Modulating gene regulation to treat gene dosage-associated diseases
In this video Dr Nadav Ahituv presents Modulating Gene Regulation to Treat Gene Dosage-Associated Diseases
Prof. Ahituv shared his labs work with us on April 1st. Prof. Ahituv is an advisor to two companies working to cure diseases like SYNGAP1: Encoded Therapeutics & Regel Therapeutics. His lab is also part of a team from across UCSF, UC Berkeley & the University of Washington that recently secured a grant from the Weill Neurohub. This grant was to look a haploinsufficencies and SYNGAP1 is one of the explicit targets.
Dr. Ahituv is a Professor in the Department of Bioengineering and Therapeutic Sciences and the Institute for Human Genetics at the University of California, San Francisco. He received his Ph.D. in human genetics from Tel-Aviv University working on hereditary hearing loss. He then did his postdoc, in functional genomics, at the Lawrence Berkeley National Laboratory and the Department of Energy Joint Genome Institute.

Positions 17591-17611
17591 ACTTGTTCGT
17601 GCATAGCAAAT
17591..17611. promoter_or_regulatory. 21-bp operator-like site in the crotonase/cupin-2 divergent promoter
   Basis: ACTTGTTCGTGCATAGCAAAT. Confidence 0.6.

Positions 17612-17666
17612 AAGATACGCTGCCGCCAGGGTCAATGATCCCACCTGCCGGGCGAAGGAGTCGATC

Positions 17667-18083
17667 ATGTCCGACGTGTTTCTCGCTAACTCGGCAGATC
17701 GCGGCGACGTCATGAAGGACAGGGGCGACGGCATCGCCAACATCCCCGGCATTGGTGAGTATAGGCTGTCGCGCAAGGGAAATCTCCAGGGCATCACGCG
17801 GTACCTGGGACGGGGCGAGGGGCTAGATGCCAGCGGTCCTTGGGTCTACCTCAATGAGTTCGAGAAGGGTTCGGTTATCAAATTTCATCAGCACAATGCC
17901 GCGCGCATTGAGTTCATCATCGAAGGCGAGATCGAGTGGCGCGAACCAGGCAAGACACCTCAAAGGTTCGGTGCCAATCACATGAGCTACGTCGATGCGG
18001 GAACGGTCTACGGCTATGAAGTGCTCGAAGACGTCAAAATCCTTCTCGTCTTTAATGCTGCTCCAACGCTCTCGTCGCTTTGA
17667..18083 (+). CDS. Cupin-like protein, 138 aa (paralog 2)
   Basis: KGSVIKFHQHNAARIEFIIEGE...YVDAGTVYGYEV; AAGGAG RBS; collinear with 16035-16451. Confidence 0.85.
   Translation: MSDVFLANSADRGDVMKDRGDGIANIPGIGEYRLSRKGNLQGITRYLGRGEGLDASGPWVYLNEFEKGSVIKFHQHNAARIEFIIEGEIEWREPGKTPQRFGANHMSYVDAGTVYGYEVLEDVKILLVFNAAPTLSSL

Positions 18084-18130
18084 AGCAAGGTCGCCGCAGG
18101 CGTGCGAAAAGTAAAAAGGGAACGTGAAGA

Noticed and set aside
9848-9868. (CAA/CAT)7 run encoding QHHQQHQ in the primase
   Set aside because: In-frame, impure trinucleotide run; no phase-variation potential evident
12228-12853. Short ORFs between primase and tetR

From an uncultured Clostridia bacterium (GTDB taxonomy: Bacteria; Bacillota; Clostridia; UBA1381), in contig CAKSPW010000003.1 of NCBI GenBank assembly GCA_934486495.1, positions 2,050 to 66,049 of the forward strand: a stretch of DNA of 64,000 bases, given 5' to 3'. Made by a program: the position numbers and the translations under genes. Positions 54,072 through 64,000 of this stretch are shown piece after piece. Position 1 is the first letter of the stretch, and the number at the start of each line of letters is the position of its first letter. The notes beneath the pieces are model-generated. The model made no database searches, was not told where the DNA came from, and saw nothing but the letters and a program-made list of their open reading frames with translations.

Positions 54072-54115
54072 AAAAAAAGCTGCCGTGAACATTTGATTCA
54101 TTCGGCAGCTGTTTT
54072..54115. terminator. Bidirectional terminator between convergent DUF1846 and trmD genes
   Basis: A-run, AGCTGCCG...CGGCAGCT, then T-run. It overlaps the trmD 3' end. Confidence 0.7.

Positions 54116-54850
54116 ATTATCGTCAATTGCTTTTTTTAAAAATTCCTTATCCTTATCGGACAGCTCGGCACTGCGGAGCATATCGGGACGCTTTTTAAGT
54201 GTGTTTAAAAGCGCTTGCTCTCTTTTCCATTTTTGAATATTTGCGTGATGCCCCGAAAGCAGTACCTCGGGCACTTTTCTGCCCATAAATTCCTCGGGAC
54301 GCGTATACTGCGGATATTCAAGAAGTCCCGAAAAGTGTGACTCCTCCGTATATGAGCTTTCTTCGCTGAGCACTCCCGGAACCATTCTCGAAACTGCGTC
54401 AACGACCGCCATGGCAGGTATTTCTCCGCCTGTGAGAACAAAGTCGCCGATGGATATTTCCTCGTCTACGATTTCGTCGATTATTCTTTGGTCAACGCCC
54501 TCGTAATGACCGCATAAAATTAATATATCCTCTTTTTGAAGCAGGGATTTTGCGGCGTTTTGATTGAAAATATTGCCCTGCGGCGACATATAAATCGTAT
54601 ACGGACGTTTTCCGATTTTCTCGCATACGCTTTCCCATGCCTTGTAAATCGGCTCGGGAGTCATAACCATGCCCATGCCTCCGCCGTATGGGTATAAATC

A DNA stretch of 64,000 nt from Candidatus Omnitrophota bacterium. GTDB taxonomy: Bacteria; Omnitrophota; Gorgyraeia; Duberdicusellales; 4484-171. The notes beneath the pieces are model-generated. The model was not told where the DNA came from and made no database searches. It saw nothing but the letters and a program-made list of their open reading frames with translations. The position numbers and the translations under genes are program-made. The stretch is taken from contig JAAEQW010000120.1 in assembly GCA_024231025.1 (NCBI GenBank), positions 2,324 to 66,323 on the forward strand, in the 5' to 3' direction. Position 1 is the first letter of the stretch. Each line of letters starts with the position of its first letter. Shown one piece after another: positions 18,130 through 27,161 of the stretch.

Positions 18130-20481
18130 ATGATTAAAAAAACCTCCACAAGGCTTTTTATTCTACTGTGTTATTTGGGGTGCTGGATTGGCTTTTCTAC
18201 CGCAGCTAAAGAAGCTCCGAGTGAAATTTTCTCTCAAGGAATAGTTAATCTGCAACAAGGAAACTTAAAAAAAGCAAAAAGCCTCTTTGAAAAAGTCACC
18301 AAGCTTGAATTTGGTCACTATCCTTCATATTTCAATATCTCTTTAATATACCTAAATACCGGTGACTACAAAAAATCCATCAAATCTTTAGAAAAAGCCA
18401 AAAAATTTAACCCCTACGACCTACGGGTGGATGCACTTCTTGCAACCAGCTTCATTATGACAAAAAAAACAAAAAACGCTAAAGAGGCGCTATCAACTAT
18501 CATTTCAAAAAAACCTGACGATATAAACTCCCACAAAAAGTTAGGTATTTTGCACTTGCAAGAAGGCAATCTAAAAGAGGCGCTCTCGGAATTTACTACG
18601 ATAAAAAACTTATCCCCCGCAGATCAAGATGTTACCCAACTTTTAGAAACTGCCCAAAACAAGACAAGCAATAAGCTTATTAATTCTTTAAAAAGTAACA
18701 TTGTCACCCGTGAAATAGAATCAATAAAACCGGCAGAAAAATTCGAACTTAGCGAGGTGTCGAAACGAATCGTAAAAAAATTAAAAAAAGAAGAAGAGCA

The Ahituv lab is focused on understanding the role of regulatory sequences in human biology and disease. Through a combination of comparative genomic strategies, biochemical assays, regulatory element analysis, human patient samples, mouse and fish genetic engineering technologies, and massively parallel reporter assays they are working to elucidate mechanisms whereby genetic variation within these sequences leads to changes in human phenotypes.
00:00 Welcome and Introduction to the work of Dr Nadav Ahituv
03:10 Overview of talk
04:27 Haploinsufficiency: When one functional copy of a gene is not enough
09:31 CRISPRa as a therapeutic for haploinsufficiency?
11:13 Sim1, an important obesity gene
14:44 CRISPRa for either Sim1 promotor or enhancer rescues the obesity phenotype
22:23 Can we develop it as a therapeutic?
23:35 Many genes cannot get packaged in an AAV